The challenges of Fusion Energy (incl. a virtual tour of the ITER experiment)

Speaker: Niek Lopes Cardozo, Eindhoven University of Technology

Language: English

Fusion holds the promise of unlimited, zero-CO2, clean and safe energy, for all, forever. For this reason, everybody wants it: Europe, Japan, the USA, Russia, China, India, and S-Korea have ambitious fusion development programs and work closely together in the joint fusion project ITER. ITER, under construction in Cadarache (France), will demonstrate 10-fold power multiplication at the 500 MW level. But, fusion energy has one big drawback: it is exceedingly difficult to achieve.

This talk identifies seven major scientific and technological obstacles that stand between us and commercial fusion power. Decades of research have overcome 4, ITER should bring this to 6 out of 7 while the 7th – development of neutron-hard materials - is being dealt with in a parallel development. This should clear the path to a demonstration power plant (DEMO). And from there on to saving the planet. Or is this too optimistic a view?

The talk does not shy away from critical questions. Is fusion not too complex to ever become a commercially viable technology? Isn’t it too expensive? Can it compete with renewable energy technologies? Or with Gen4 fission? Won’t fusion energy be too late to contribute to the energy transition? And will the society really need, let alone want, fusion power?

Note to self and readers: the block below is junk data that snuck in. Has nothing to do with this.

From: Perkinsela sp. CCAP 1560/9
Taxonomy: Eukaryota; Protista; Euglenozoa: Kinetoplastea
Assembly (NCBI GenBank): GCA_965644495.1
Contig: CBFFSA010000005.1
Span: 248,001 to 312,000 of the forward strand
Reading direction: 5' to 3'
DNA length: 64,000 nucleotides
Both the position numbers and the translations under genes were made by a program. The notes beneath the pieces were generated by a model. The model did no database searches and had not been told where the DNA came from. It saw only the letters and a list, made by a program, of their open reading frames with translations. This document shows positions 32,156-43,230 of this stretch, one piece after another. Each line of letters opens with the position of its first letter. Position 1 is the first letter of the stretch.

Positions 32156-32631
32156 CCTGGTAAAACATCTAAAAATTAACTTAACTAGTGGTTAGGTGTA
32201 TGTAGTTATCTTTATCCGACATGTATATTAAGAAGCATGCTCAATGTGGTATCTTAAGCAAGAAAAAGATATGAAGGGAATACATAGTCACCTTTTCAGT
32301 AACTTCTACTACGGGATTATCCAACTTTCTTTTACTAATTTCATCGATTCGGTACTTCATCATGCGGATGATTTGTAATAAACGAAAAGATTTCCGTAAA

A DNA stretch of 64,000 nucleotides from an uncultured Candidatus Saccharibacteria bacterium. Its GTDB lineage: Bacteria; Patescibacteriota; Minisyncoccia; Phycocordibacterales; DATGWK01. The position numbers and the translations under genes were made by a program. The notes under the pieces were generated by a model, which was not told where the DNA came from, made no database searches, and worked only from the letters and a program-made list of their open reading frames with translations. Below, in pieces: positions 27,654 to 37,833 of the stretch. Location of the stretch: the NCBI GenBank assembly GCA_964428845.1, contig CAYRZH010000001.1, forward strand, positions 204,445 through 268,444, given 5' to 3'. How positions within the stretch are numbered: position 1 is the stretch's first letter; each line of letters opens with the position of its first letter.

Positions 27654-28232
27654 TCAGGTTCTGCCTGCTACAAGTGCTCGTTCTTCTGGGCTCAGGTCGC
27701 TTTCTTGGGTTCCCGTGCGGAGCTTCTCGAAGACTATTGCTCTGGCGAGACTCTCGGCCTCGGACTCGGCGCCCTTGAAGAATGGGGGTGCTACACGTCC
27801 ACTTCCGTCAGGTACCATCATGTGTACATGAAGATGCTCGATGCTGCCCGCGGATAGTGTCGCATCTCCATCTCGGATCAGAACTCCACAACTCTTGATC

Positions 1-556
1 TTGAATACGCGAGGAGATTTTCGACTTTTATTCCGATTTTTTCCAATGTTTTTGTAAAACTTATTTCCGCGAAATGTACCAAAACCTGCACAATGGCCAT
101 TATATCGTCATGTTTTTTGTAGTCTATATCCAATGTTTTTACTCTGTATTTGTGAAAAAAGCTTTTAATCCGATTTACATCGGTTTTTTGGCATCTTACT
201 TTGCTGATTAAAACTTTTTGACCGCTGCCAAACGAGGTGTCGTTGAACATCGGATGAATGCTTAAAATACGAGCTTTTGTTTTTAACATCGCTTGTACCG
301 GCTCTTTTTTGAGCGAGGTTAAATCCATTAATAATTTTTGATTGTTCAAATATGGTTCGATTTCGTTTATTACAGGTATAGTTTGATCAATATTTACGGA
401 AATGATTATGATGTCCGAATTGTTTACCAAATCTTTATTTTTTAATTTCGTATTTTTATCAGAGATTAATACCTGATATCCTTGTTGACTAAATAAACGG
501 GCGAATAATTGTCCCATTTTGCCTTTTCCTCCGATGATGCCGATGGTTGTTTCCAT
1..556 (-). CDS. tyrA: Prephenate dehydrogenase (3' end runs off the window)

The ITER-project recently entered the assembly phase, and the online format lends itself to a virtual tour of the ITER site, right into the assembly hall and the reactor building. I invite you to join me on trip into the heart of this big science experiment - I’ll be happy to be your tour guide.

Niek Lopes Cardozo is professor of 'Science and Technology of Nuclear Fusion' in the Applied Physics department of Eindhoven University of Technology, and is interim chair of the Science Domain of NWO (Netherlands Organisation for Scientific Research) and member of the executive board of NWO. 

(inside the ITER reactor building, seen from the top, during the lowering of the bottom of the cryostat. Image: iter.org)